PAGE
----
“It (wilderness) was too big for foot travel …” he said.
            The ride could have taken in a swath of country dotted with an even dozen more points of water on the ranch all there solely because of livestock. In this story, I choose finally to reach the point of rocks on the mesa jutting off from Magdalena Peak and its massive FAA radar facility, south from Sugar Loaf, and upon the highest points of the massive watershed that eventually emerges as Apache Flats on our Butterfield Trail Ranch another seven air miles to the southwest.
            It was on the point I tied the mule and hobbled my mare bound gelding. They would each receive a ration of grain from the panniers and I would gather enough juniper wood to start a fire with my old style safety match. I’d listen to it crackle before it settled enough to set my folding wire grill to braise the cut of meat wrapped around a cold pack and stuffed into a little tea pot. A tortilla and a slice of cheese would complete my meal.
            Reclining in my sleeping bag from that vantage, lights on I10 would be visible throughout the night of relative sleeplessness. I never sleep well the first night away from home in any circumstance, but I would savor the surroundings and being there with only the horse and the mule. Tomorrow, we would ride another 18 miles to the Butterfield headquarters, and we would study the country through these rancher eyes that know this existence is actually part of the system that exists in permanence.
            Any disruptions, therein … have profound implications.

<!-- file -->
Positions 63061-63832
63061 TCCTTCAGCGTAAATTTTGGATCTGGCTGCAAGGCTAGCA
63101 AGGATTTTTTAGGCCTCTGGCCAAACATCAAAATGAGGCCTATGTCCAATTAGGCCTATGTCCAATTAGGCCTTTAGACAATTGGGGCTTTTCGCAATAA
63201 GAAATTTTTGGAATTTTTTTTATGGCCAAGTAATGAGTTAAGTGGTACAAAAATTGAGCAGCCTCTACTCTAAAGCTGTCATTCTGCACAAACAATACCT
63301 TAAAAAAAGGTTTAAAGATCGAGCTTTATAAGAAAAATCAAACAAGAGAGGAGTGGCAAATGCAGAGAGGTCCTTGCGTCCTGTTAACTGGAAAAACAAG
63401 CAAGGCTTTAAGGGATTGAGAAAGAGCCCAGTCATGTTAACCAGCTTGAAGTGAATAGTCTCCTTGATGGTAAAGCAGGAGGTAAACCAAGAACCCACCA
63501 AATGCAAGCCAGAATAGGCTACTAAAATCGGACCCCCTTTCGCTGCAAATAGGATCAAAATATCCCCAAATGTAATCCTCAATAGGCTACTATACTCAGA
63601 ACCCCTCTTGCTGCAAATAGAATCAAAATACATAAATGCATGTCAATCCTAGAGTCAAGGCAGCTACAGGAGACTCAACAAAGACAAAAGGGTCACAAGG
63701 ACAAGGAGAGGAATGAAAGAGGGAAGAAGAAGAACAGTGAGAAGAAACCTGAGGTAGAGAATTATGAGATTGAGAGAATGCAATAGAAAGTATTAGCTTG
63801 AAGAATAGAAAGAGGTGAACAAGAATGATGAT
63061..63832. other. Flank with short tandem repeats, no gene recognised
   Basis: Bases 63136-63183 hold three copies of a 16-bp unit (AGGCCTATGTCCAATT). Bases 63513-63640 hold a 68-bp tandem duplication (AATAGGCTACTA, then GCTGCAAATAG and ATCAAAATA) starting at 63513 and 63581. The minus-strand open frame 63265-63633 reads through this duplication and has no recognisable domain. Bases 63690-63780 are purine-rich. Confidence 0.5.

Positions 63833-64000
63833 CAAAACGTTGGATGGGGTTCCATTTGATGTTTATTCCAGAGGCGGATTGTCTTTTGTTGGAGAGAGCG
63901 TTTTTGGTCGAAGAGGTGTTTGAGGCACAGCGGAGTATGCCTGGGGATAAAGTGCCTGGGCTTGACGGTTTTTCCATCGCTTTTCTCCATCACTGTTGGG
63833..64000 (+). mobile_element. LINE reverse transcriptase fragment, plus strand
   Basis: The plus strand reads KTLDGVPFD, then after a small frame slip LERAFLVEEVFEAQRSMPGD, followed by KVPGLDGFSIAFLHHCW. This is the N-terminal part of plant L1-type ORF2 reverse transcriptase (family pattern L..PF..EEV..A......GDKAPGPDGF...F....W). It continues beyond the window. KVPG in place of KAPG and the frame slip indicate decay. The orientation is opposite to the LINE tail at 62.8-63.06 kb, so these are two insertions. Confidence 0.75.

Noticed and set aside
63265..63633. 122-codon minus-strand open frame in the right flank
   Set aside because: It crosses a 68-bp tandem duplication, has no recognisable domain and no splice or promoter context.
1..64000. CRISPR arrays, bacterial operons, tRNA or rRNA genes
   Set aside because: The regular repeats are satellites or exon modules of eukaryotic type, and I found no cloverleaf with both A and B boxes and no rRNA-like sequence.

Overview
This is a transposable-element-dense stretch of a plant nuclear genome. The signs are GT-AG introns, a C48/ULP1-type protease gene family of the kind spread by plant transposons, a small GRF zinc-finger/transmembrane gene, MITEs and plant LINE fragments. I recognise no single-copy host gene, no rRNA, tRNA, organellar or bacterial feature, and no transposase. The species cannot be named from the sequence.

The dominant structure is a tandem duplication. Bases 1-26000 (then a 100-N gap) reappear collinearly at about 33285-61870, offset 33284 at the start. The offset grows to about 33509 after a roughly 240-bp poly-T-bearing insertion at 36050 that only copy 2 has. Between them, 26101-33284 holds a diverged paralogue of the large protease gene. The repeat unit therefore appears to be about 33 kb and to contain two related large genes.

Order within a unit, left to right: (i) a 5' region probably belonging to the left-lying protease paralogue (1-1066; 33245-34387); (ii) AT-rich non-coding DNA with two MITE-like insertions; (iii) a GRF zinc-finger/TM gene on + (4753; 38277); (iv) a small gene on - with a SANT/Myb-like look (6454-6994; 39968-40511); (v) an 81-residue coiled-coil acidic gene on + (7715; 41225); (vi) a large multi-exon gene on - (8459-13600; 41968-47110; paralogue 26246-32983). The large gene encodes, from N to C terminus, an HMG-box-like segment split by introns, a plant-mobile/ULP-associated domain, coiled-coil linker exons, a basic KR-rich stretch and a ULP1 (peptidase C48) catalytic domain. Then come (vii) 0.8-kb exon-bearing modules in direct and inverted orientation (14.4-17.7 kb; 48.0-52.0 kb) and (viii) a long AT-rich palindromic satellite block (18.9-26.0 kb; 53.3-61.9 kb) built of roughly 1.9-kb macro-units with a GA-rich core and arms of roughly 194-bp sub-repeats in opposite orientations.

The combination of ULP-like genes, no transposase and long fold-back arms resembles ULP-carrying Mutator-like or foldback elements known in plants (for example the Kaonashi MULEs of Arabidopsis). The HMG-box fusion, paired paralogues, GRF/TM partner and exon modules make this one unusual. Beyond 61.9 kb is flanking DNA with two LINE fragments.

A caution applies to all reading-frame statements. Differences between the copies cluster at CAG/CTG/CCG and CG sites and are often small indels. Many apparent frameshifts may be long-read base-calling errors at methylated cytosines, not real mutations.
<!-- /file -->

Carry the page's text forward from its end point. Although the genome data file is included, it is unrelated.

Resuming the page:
La ultima
            This chronicle is fictitious.
            This ride was made not in a single event, but in a series of ongoing days of ranch life. The ride, though, is perhaps important for people who need to understand the complexity of our lives on this land that is now designated National Monument by executive order.
            We simply do not know what our future holds.
            If we are not extended the courtesy of the importance of an inescapable historic tenure, perhaps we should be granted the importance of our role in 99.9% of the available water that now exists in this setting. We are the water on our ranches and the water is us. We are absolutely surrounded by infrastructure that doesn’t exist in a void. We are the resident stewards and even science will eventually disclose the importance of our role in this modern setting.
            Is there interest in such a ride? We could make it two hours, a half day, two days or a full week. The outcome might just change some lives and beliefs.

                Stephen L. Wilmeth is a rancher from southern New Mexico. “Proponents suggested this area has wilderness characteristics. It is ironic that in the words of their gate keeper ranchers are the living link to the concept.”

I just can't get that image of Wilmeth striking those greenlight matches out of my mind.  I'm bettin' he turned loose with more carbon dioxide than a whole case of those damn things would save.


Tick said...

There are three things I will not leave home without. A pocket knife, a Bic lighter and a sidearm...screw a bunch of matches.

Floyd Traynor said...

The modern matches are useless...better carry a Bic and save your frustration for the Federales...